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'Democrats Will Win This Seat' Party Says After Lone Black Member of House Republican Caucus Will Hurd Retires

"Texas is the biggest battleground state. Republicans know it, and Texas Democrats damn sure know it."

Rep. Will Hurd (D-Texas) announced Thursday he will not seek re-election to the House. He is the ninth member of the House GOP caucus to do so this year.

Rep. Will Hurd (D-Texas) announced Thursday he will not seek re-election to the House. He is the ninth member of the House GOP caucus to do so this year. (Photo: Rep. Hurd office

Texas Republican Rep. Will Hurd announced Thursday he will not seek another term in 2020, making him the latest GOP member of Congress to make such a declaration as the party's future is suddenly in doubt even as it dominates two-and-a-half branches of government.

Hurd won a narrow re-election fight against Democrat Gina Ortiz Jones in 2018, edging her out by less than 1,000 votes. 

In a Twitter post in response to Hurd's retirement, Jones said she was running again. 

"After years of serving our country, first in the CIA and then in Congress, I respect Congressman Hurd's decision to serve in a new capacity," tweeted Jones. "From San Antonio to Socorro and everywhere in between, Texans are ready for new leadership in Washington and I'm ready to serve."

In retiring, Hurd had progressives wondering what Republicans know the rest of us don't.

"Can't stop thinking about the time my cat suddenly bolted across the house and dove under the couch two seconds before an earthquake hit," tweeted New Republic writer Matt Ford of Hurd's retirement. 

Hurd made the announcement on his Twitter page, saying he was leaving "in order to pursue opportunities outside the halls of Congress to solve problems at the nexus between technology and national security."

As the only black Republican in the House, Hurd was often referred to as the "future of the GOP" by media outlets like Politico, which profiled Hurd in 2017. The magazine quoted former Texas GOP Chairman Tom Mechler as saying of Hurd that "The sky is the limit. This guy is incredible."


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A former CIA intelligence officer, Hurd has served as the representative for Texas' 23rd district since 2015. His retirement shifted the district into a "lean Democratic" lane by the Cook Political Report and may signal that at least some members of the GOP sense change is coming in next year's elections.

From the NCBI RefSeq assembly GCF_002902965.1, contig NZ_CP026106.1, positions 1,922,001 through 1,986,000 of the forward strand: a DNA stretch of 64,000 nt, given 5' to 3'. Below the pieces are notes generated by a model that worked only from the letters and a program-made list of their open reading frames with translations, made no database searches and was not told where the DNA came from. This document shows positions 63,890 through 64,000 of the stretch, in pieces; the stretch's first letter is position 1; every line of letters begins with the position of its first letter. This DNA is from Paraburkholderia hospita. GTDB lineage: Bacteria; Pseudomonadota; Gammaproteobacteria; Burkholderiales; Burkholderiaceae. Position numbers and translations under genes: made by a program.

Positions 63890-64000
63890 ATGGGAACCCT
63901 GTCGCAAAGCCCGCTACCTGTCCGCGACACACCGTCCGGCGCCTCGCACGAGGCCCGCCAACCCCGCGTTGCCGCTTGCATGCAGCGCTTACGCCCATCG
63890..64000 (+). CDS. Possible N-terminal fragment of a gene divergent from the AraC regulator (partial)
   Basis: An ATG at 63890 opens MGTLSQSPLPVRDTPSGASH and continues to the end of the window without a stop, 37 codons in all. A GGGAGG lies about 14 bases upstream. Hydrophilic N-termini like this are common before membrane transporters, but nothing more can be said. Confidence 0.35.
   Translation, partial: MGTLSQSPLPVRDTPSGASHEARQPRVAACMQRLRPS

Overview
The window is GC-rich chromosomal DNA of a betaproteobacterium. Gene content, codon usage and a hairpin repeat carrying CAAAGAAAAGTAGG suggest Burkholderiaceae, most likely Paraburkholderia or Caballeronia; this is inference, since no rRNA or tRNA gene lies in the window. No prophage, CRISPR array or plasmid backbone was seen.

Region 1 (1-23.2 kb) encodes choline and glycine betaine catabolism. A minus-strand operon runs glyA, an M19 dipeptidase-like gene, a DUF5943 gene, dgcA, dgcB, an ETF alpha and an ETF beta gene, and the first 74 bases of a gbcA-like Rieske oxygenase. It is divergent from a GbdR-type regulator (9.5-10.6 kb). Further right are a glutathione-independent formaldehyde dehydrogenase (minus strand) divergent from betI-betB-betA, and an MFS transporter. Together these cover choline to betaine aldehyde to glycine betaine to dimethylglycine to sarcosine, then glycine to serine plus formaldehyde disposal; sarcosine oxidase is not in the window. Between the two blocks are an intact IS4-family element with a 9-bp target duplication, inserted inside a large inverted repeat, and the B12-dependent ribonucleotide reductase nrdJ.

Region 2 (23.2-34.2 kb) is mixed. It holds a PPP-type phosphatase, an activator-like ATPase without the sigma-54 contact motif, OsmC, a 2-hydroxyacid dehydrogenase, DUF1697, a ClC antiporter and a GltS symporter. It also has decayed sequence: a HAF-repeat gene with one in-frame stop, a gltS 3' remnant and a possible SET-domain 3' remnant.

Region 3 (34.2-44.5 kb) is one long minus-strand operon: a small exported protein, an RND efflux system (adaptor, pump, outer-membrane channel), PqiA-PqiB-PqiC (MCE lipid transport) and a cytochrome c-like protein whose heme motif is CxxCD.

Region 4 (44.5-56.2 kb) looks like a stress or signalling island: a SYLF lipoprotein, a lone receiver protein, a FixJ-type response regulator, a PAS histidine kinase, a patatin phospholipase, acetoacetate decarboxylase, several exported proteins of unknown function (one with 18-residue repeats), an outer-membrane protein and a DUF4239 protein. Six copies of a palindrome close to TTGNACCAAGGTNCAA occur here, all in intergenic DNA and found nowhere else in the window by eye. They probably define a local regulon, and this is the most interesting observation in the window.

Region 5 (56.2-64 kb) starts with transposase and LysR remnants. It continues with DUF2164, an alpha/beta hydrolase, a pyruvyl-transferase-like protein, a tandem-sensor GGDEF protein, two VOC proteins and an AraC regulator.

As Splinter's Paul Blest noted:

Hurd is the ninth Republican House member to announce his retirement so far this year, as opposed to just two on the Democratic side. While the majority have relatively safe seats—Rep. Mike Conaway represents one of the most conservative districts in the whole country—the list includes a bunch of Republicans in swing districts, such as Rep. Rob Woodall of Georgia, who also won his race by less than 500 votes, and Texas Rep. Pete Olson, who won re-election by five points.

DCCC spokesman Avery Jaffe told The Hill that the party was hopeful they could win the 23rd, pointing to President Donald Trump's national unpopularity and the changing demographics in Texas as indicators that a political shift is coming.

"Hurd has been a lockstep supporter of the worst of Washington Republicans' policies and he sealed his fate when he pledged to vote for Donald Trump in 2020," said Jaffe. "Democrats will win this seat and if Will Hurd doesn't believe he can keep his job in a changing Texas, his colleagues must be having second thoughts too."

In a statement, the executive director of the Texas Democratic Party, Manny Garcia, said that Hurd's retirement was just another indicator that Texas could go blue.

"Texas is the biggest battleground state," said Garcia. "Republicans know it, and Texas Democrats damn sure know it."

Taking Hurd's seat would send a message beyond just flipping the seat, as journalist David Dayen pointed out out on Twitter. 

"Should Democrats take Will Hurd's seat next year, and retain the others in the region, they will have secured every seat along the Mexican border," said Dayen. 

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